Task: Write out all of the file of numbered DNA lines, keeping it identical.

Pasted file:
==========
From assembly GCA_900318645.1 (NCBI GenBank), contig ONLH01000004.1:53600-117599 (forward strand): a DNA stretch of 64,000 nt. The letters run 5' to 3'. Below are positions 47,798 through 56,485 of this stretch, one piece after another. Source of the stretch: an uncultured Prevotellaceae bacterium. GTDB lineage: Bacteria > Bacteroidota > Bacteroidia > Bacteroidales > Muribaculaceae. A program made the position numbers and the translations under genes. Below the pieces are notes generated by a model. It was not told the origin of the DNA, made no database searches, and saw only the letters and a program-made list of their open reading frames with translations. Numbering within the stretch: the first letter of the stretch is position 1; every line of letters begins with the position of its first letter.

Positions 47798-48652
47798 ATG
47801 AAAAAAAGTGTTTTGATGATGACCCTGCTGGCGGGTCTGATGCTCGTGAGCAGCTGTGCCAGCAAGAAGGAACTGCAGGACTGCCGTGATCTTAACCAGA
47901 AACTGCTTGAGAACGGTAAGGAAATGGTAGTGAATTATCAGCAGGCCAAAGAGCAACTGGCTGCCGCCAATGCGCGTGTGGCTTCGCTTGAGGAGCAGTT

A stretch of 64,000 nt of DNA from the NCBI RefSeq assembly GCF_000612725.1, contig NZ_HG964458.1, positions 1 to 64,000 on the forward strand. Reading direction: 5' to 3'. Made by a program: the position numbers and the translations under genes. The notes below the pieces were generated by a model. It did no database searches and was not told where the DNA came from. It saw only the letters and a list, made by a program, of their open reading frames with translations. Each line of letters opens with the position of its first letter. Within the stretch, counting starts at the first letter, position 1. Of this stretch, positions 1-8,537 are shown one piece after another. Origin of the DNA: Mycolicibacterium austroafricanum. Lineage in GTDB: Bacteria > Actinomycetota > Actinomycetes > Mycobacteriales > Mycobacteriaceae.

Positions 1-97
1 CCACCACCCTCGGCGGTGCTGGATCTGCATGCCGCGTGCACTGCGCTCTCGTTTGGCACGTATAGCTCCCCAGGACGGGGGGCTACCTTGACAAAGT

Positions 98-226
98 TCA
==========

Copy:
From assembly GCA_900318645.1 (NCBI GenBank), contig ONLH01000004.1:53600-117599 (forward strand): a DNA stretch of 64,000 nt. The letters run 5' to 3'. Below are positions 47,798 through 56,485 of this stretch, one piece after another. Source of the stretch: an uncultured Prevotellaceae bacterium. GTDB lineage: Bacteria > Bacteroidota > Bacteroidia > Bacteroidales > Muribaculaceae. A program made the position numbers and the translations under genes. Below the pieces are notes generated by a model. It was not told the origin of the DNA, made no database searches, and saw only the letters and a program-made list of their open reading frames with translations. Numbering within the stretch: the first letter of the stretch is position 1; every line of letters begins with the position of its first letter.

Positions 47798-48652
47798 ATG
47801 AAAAAAAGTGTTTTGATGATGACCCTGCTGGCGGGTCTGATGCTCGTGAGCAGCTGTGCCAGCAAGAAGGAACTGCAGGACTGCCGTGATCTTAACCAGA
47901 AACTGCTTGAGAACGGTAAGGAAATGGTAGTGAATTATCAGCAGGCCAAAGAGCAACTGGCTGCCGCCAATGCGCGTGTGGCTTCGCTTGAGGAGCAGTT

A stretch of 64,000 nt of DNA from the NCBI RefSeq assembly GCF_000612725.1, contig NZ_HG964458.1, positions 1 to 64,000 on the forward strand. Reading direction: 5' to 3'. Made by a program: the position numbers and the translations under genes. The notes below the pieces were generated by a model. It did no database searches and was not told where the DNA came from. It saw only the letters and a list, made by a program, of their open reading frames with translations. Each line of letters opens with the position of its first letter. Within the stretch, counting starts at the first letter, position 1. Of this stretch, positions 1-8,537 are shown one piece after another. Origin of the DNA: Mycolicibacterium austroafricanum. Lineage in GTDB: Bacteria > Actinomycetota > Actinomycetes > Mycobacteriales > Mycobacteriaceae.

Positions 1-97
1 CCACCACCCTCGGCGGTGCTGGATCTGCATGCCGCGTGCACTGCGCTCTCGTTTGGCACGTATAGCTCCCCAGGACGGGGGGCTACCTTGACAAAGT

Positions 98-226
98 TCA